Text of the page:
[NewYorker] Google and the Right to Be Forgotten
An article by the weekly magazine The New Yorker on the Right to be Forgotten. Gives an interesting historical perspective on the matter and compares recent demands put on Google to those already in place to safeguard copyright.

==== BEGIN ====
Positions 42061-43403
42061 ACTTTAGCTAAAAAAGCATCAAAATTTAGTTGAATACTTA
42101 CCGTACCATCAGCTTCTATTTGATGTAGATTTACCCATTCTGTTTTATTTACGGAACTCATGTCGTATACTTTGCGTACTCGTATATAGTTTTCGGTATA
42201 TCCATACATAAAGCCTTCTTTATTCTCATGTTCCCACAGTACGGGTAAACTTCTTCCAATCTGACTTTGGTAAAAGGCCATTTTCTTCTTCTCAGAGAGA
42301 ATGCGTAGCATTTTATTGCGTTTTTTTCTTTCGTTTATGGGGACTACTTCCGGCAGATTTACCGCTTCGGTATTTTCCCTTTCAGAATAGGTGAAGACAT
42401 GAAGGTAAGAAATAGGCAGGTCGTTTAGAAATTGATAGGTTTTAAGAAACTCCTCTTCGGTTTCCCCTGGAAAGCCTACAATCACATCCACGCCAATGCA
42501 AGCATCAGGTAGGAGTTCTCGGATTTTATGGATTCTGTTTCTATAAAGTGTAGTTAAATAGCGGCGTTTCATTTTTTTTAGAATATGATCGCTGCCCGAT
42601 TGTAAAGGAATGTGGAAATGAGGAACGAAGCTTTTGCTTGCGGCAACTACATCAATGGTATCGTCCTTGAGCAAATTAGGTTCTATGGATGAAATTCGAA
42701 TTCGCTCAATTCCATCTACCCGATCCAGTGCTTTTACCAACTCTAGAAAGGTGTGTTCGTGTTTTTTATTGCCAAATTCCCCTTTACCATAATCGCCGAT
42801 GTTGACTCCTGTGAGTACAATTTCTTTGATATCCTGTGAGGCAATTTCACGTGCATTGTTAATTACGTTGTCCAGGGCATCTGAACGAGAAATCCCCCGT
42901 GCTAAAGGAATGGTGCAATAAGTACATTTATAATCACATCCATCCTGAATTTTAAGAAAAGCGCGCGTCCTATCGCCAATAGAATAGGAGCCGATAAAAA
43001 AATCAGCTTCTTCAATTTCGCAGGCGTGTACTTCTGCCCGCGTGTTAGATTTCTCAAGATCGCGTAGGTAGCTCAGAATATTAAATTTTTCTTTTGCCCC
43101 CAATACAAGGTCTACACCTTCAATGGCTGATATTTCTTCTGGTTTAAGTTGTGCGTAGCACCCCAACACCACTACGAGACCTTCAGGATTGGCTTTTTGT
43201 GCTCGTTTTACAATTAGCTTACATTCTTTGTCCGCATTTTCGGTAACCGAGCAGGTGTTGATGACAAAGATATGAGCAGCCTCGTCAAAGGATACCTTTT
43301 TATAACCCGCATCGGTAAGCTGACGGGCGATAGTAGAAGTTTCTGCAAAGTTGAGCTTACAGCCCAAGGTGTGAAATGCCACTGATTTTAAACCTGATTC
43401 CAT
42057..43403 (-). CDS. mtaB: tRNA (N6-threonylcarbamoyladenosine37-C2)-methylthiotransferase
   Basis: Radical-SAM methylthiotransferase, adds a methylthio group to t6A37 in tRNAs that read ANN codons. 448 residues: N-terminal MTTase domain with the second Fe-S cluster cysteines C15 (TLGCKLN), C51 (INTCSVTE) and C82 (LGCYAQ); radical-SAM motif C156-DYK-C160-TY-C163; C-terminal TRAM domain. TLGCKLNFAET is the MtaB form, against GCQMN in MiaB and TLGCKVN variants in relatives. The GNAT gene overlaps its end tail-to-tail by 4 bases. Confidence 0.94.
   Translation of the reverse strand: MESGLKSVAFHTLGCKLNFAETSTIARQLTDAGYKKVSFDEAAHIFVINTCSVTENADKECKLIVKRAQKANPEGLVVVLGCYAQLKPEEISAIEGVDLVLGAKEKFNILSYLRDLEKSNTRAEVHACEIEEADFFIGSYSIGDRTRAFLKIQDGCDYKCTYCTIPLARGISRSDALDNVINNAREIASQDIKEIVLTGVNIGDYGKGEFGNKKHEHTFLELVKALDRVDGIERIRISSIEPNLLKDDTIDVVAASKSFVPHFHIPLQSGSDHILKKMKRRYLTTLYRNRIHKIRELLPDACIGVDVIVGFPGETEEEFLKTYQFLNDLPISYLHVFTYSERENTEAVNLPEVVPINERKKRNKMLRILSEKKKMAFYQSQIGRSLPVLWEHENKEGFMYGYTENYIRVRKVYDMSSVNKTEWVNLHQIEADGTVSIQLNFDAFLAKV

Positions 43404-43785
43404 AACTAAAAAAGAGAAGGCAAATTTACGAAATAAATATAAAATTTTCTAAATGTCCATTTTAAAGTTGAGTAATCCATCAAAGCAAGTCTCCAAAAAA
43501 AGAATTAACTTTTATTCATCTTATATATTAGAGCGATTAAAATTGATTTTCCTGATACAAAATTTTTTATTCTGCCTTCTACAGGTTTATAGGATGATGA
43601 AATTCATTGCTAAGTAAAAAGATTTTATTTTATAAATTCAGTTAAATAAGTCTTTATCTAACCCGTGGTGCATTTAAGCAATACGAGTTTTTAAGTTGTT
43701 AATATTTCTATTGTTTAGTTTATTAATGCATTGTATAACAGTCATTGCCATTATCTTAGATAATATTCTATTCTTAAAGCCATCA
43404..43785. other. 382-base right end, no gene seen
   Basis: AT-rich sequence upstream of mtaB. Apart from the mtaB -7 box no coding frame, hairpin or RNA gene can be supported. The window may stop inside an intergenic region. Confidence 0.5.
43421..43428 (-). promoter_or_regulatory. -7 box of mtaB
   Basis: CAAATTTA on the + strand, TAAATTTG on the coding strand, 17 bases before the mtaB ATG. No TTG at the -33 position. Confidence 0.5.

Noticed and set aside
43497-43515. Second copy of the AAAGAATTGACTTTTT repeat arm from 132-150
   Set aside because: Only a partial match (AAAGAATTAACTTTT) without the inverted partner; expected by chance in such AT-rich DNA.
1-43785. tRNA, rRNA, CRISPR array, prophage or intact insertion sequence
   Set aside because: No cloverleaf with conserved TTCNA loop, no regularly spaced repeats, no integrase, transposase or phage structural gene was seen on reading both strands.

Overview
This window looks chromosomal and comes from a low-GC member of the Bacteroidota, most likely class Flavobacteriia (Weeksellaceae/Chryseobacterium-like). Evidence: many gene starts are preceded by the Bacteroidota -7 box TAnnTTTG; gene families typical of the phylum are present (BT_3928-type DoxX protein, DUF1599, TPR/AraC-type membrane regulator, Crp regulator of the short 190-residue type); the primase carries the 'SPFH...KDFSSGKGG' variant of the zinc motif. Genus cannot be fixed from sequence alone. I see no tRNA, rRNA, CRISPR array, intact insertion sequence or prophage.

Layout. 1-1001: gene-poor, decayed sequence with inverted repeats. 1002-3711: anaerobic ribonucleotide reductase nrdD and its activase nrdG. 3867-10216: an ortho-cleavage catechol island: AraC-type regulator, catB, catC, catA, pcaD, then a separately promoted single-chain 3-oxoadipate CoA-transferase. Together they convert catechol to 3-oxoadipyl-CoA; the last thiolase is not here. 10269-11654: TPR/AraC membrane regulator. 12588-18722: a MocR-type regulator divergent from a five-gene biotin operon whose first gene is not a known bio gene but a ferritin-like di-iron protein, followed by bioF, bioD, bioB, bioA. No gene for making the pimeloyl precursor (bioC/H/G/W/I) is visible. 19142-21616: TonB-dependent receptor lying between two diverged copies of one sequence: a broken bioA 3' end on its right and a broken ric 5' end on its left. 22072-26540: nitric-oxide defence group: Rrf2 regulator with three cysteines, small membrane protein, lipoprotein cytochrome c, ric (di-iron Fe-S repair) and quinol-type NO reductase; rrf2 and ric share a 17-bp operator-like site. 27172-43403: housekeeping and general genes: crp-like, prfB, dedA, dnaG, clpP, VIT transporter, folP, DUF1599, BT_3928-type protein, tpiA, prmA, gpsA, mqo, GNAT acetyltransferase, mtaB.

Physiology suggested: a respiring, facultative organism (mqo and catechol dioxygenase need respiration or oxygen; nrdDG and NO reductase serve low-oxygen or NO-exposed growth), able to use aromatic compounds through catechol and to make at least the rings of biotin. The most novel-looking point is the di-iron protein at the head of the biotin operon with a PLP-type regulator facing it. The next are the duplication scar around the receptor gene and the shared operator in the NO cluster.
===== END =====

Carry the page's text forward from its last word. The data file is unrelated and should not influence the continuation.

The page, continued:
"Google has long had a system in place to block copyrighted material from turning up in its searches. Motion-picture companies, among others, regularly complain about copyright infringement on YouTube, which Google owns, and Google has a process for identifying and removing these links. [...] Lawyers for one of the women [whose photos were leaked] established copyrights for all the photographs they could, and then went to sites that had posted the pictures, and to Google, and insisted that the material be removed. Google complied, as did many of the sites, and now the photographs are difficult to find on the Internet, though they have not disappeared."